SpaceX Launches Zuma But Satellite Fate Unknown; Falcon Heavy Rolled Out for Static Fire

Falcon 9 first stage launches Zuma spacecraft (Credit: SpaceX webcast)

SpaceX launched a secret U.S. military satellite code named Zuma into space on Sunday evening. The company successfully landed the first stage of the Falcon 9 back at Cape Canaveral.

However, exactly what happened to the mysterious satellite remains a mystery nearly 24 hours after the launch. SpaceX says an analysis of data indicate the Falcon 9’s second stage performed nominally.

However, there are unconfirmed rumors that the satellite was lost. Rumors include the spacecraft being dead on orbit after separation from Falcon 9’s second stage, or re-entering the Earth’s atmosphere still attached to the stage.

Northrop Grumman, which built the spacecraft, is not commenting on the flight. The identity of the government agency the spacecraft was built for is not known. So, nobody from the government has confirmed whether the launch succeeded or not.

Meanwhile, SpaceX rolled out the first Falcon Heavy booster to Pad 39A at NASA’s Kennedy Space Center today. The company plans to conduct a brief static test of the rocket’s 27 first-stage engines for the first time. The rocket is set to make its maiden flight later this month from NASA’s Kennedy Space Center.

  • Andrew Tubbiolo

    Found this on reddit … link. Dutch pilot photographs 2nd stage of Falcon venting fuel over Africa on time on projected schedule. This sighting correlates with a predicted mission profile by Canadian satellite tracker Ted Molczan, with the exception that there appears to have not been a sighting of the stage and spacecraft as two identifiable dots.

  • Douglas Messier

    That’s the question I have. OK, you’ve got these photos showing the stage venting for deeorbit. But, do we know if the satellite separated as planned? There’s a Dow Jones report saying the satellite burned up after failing to separate correctly from the stage.

    There was also a strange delay on the launch webcast in announcing fairing separation. And the launched delayed from December due to a fairing issue. All that could be completely unrelated to what happened.

  • Andrew Tubbiolo

    We’re both asking the same questions, and I noted just what you did when watching the launch. I just thought that the photo of the fuel dump over Africa matching Ted Molczan’s educated guess at the mission profile were telling. I guess those of us in the wonk community but not in the know …. the most telling thing we’ll have is if Space X gets more government payload contracts, if insurance rates for Falcon rides get more expensive, and of course if there’s a stand down like there was for the payload faring problem.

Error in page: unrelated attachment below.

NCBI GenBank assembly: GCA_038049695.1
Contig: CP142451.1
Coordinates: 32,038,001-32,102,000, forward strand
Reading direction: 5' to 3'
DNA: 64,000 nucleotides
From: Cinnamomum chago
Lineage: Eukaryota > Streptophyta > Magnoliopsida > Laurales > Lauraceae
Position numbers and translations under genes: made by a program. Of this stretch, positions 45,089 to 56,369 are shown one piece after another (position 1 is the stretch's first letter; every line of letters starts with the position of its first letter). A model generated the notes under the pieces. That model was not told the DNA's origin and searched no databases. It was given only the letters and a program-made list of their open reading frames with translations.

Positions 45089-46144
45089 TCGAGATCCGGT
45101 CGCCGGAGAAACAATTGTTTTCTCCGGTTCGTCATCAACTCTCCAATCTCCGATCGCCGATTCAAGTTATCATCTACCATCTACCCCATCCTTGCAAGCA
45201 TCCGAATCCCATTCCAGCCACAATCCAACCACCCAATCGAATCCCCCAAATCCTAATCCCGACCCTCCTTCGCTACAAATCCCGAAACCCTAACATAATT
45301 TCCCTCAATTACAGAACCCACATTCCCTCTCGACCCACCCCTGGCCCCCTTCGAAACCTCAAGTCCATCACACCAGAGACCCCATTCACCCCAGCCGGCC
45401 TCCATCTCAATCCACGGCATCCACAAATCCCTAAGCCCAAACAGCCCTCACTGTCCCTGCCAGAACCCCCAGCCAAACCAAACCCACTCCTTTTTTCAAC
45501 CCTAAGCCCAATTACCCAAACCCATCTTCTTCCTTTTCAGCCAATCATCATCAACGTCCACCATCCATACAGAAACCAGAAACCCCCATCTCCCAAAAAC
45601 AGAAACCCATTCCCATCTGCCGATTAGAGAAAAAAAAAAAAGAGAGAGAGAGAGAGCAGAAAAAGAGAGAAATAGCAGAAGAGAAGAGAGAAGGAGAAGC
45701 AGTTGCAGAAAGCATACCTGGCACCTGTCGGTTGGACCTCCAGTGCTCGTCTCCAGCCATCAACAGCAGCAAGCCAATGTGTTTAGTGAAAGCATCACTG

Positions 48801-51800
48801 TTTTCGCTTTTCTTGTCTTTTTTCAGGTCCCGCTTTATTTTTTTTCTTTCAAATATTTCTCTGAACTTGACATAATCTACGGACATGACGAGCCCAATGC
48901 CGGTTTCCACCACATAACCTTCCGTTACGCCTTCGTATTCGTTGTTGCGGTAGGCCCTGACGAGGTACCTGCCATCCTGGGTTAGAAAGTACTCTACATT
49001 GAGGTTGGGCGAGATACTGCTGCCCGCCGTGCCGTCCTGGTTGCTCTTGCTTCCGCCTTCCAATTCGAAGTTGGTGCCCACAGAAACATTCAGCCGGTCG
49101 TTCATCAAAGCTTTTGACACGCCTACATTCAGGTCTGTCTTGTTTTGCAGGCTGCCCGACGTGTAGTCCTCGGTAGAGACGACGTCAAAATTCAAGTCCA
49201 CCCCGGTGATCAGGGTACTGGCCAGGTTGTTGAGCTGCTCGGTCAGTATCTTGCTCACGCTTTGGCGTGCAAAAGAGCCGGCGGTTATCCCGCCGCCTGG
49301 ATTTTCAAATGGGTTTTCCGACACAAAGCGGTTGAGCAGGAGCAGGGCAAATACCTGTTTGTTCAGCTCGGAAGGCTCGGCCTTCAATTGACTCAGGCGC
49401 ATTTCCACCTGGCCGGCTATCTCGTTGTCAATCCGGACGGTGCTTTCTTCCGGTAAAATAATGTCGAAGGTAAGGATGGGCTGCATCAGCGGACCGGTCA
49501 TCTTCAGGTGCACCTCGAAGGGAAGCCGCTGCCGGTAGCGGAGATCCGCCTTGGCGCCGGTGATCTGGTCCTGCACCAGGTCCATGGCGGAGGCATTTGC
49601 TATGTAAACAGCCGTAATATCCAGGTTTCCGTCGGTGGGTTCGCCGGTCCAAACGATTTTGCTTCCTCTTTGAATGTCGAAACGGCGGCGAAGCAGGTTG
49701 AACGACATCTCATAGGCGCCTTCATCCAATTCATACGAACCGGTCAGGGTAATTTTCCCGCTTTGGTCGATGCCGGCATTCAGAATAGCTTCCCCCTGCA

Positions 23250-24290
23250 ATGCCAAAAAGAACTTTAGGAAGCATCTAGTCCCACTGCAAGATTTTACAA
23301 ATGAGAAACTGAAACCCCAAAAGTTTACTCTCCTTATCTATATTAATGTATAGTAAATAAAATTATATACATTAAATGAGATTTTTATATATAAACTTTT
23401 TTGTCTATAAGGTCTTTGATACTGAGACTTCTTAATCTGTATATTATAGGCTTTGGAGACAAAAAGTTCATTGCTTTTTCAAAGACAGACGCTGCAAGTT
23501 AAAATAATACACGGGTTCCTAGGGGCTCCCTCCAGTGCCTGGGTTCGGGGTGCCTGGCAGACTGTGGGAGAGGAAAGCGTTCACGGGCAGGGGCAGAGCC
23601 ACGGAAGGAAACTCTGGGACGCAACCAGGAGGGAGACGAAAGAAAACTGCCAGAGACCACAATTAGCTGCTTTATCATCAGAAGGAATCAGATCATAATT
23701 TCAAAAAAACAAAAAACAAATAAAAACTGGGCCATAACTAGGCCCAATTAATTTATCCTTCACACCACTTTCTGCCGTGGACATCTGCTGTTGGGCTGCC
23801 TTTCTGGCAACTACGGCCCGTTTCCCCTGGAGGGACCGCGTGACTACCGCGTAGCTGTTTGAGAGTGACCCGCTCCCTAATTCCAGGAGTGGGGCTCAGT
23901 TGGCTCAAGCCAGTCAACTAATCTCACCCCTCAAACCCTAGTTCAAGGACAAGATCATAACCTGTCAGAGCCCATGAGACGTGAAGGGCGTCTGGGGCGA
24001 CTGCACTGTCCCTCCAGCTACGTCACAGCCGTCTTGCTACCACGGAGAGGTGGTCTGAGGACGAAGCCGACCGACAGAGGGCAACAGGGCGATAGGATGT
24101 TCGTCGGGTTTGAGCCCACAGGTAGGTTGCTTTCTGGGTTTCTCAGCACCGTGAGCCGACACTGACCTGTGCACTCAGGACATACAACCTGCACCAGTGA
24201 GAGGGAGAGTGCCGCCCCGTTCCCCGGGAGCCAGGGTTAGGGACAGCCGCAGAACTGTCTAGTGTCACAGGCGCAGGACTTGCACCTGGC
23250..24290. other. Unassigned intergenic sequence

• Michael Halpern

    Remember even though they didn’t stream and release the footage, they still recorded it and know what happened

  • Michael Halpern

    From the sounds of it, f9 operated nominally

  • Andrew Tubbiolo
  • So, the loss of the customer’s payload is considered “nominal”?

  • Robert G. Oler

    yes,…

  • Robert G. Oler

    if it was a payload sep problem…well that is the biggest goof since the Angry Alligator 🙂

  • Michael Halpern

    No but the rocket is not likely at fault

  • Aerospike

    I’ve read somewhere that the payload adapter was provided by Northop Grumman for Zuma, so a separation failure would not be SpaceX’s fault.

    Anyway as far as I know, Zuma was never referred to as a “satellite”, only as a “payload”. Maybe separation was never planned in the first place..

  • Robert G. Oler

    interesting thought

  • SamuelRoman13

    t would fly at much lower launch price. With full reusability on all
    three booster cores, GTO payload will be 8,000 kg (18,000 lb). If only
    the two outside cores fly as reusable cores while the center core is
    expendable, GTO payload would be approximately 16,000 kg (35,000 lb)
    Wow, 140,000lbs to LEO for FH. But full reuse really cuts the payload to GTO. Wonder what direct injection is to GSO. Full expendable F9 is close for GTO.

  • Michael Halpern

    Sx did not provide the payload adapter, if it failed to separate it was likely something beyond the scope of their responsibility,

  • windbourne

    if customer’s payload fails, that is not SX’s issue.

  • duheagle

    I doubt that. The only way to get that footage would be to downlink it. Even encrypting the downlink wouldn’t guarantee any hostile power that intercepted the transmission couldn’t decrypt it. The only way to keep Zuma completely secret was not to have a forward-facing camera on the F9 S2 in the first place.

  • Michael Halpern

    Except any hostile power would be tracking it the best they could anyways

  • duheagle

    I don’t think the delay in announcing fairing separation was “strange.” On civilian missions, there is a forward-facing camera on the top of the S2 that images the fairing separation and the payload deployment. The feed from the camera is part of the webcast. On secret missions, there is no such camera. So the webcast hosts don’t have any live means of confirming fairing sep and have to wait to get the word on that from someone at a mission control console.

  • duheagle

    True. But they’d have no way to get an up-close-and-personal look at the payload in the way we’ve seen comsats and other civilian payloads on F9 missions if there was no down-linked camera feed to provide it.